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Iowa, Vermont, Maine, Massachusetts, and New Hampshire Lead in State Rankings
New York, NY, May 28, 2008—States vary widely in the quality of health care children receive, as well as children's access to care, family insurance premiums, equity, and the potential to lead long healthy, productive lives, according to a new scorecard issued by The Commonwealth Fund. The scorecard is the first report to assess how the health system is performing for children across these five dimensions on a state-by-state basis.
The striking differences across states add up to real consequences for children and their families. The report estimates that if all states performed as well as the top states:
- An additional 4.6 million children nationwide would have health insurance;
- 11.8 million more children would get their recommended yearly medical and dental check-ups;
- 1.6 million fewer children would be at risk for developmental delays;
- 10.9 million more children would have a medical home; and
- Nearly 800,000 more children would be up-to-date on their vaccines.
The report, U.S. Variations In Child Health System Performance: A State Scorecard, by Commonwealth Fund researchers Katherine Shea, M.P.H., Karen Davis, Ph.D., and Edward Schor, M.D., ranked states on 13 indicators for children grouped in categories that include access, quality, costs, equity, and healthy outcomes. While no single state performed at the top across all categories, some states far surpassed others. States in the Northeast and Upper Midwest often rank high in multiple areas. In contrast, states with the lowest rankings tend to be concentrated in the South and Southwest. However, there was room for improvement in even the highest ranked states, which fell short of established standards on some indicators.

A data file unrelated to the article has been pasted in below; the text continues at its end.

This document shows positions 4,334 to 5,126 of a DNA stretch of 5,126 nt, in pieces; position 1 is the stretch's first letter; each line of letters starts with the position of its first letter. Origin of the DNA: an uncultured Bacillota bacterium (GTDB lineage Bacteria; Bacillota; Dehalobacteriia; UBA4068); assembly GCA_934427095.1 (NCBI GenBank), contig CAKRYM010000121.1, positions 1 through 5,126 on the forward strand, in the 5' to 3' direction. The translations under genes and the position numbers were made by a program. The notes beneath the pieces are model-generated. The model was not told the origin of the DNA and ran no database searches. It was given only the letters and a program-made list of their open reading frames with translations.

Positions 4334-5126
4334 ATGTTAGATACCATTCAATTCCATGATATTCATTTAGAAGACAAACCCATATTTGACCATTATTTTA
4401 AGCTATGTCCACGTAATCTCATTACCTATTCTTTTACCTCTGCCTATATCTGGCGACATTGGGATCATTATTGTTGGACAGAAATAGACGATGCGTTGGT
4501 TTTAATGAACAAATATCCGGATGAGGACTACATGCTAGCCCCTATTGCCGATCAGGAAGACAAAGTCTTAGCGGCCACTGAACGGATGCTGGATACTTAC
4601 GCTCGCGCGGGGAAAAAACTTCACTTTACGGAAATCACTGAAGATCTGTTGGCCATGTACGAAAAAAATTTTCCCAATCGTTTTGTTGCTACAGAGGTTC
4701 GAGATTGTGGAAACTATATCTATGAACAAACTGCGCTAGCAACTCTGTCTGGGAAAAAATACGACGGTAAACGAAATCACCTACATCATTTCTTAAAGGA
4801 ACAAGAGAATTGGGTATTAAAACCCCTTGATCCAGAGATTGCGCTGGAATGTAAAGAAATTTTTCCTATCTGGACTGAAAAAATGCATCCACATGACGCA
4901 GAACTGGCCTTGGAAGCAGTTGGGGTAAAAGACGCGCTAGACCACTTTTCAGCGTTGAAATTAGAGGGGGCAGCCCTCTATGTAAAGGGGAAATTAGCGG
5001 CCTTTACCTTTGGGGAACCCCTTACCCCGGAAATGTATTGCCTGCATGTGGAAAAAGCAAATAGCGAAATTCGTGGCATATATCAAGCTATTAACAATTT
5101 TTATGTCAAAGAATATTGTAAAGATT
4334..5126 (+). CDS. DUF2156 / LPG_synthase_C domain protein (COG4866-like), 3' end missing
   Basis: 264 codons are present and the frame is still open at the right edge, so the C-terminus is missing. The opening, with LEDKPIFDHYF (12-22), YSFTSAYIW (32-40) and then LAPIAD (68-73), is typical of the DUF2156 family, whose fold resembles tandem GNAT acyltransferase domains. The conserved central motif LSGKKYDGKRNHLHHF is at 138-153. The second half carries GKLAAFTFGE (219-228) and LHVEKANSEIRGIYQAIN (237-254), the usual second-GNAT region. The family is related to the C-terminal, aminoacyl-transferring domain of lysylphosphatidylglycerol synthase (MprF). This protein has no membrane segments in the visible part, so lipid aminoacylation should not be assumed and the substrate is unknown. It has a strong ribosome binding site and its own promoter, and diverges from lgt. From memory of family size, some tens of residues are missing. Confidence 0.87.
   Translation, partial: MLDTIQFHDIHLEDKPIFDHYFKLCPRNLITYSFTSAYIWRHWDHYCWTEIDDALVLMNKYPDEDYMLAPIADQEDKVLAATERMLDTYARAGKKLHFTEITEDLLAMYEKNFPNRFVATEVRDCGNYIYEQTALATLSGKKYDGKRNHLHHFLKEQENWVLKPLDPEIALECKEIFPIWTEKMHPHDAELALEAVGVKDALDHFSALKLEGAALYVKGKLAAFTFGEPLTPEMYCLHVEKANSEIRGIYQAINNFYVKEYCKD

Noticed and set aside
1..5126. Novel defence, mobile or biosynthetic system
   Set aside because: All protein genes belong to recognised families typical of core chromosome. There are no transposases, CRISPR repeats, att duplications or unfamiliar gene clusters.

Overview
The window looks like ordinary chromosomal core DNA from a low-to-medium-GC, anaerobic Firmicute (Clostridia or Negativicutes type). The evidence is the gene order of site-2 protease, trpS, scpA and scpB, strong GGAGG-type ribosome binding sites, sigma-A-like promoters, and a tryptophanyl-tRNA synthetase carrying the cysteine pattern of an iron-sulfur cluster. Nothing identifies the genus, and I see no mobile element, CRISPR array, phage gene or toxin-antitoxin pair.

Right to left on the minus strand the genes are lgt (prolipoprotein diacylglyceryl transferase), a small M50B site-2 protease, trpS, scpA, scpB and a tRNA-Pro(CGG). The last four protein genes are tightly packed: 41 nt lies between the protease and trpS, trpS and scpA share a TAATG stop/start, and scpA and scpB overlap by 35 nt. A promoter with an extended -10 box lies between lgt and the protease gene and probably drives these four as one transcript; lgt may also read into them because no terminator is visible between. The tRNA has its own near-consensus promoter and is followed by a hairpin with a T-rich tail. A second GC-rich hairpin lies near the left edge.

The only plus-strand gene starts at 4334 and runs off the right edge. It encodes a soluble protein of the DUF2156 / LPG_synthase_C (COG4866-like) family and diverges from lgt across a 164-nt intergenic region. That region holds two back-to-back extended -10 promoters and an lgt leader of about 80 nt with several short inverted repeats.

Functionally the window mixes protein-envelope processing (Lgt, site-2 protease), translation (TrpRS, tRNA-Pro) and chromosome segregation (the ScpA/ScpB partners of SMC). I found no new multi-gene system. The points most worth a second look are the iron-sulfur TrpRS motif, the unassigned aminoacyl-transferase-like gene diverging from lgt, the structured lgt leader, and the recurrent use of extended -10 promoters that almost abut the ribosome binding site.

The report compares each state to benchmarks that have already been achieved in one or more states, and notes that, because there are limited state-level data on many measures of children's health, there is a pressing need for better data to inform federal and state health policy reform efforts.
"In looking at the country as a whole, we found that, while there are pockets of excellence, there is no one state or region that is doing as well as it could be," said co-author and Commonwealth Fund Vice President Edward Schor, M.D. "This scorecard points to the need to make more information available about children's health care and to improve the health care system for children. The good news is we know improvements can be made because we didn't judge these states based on a pie in the sky standard; we judged them against one another."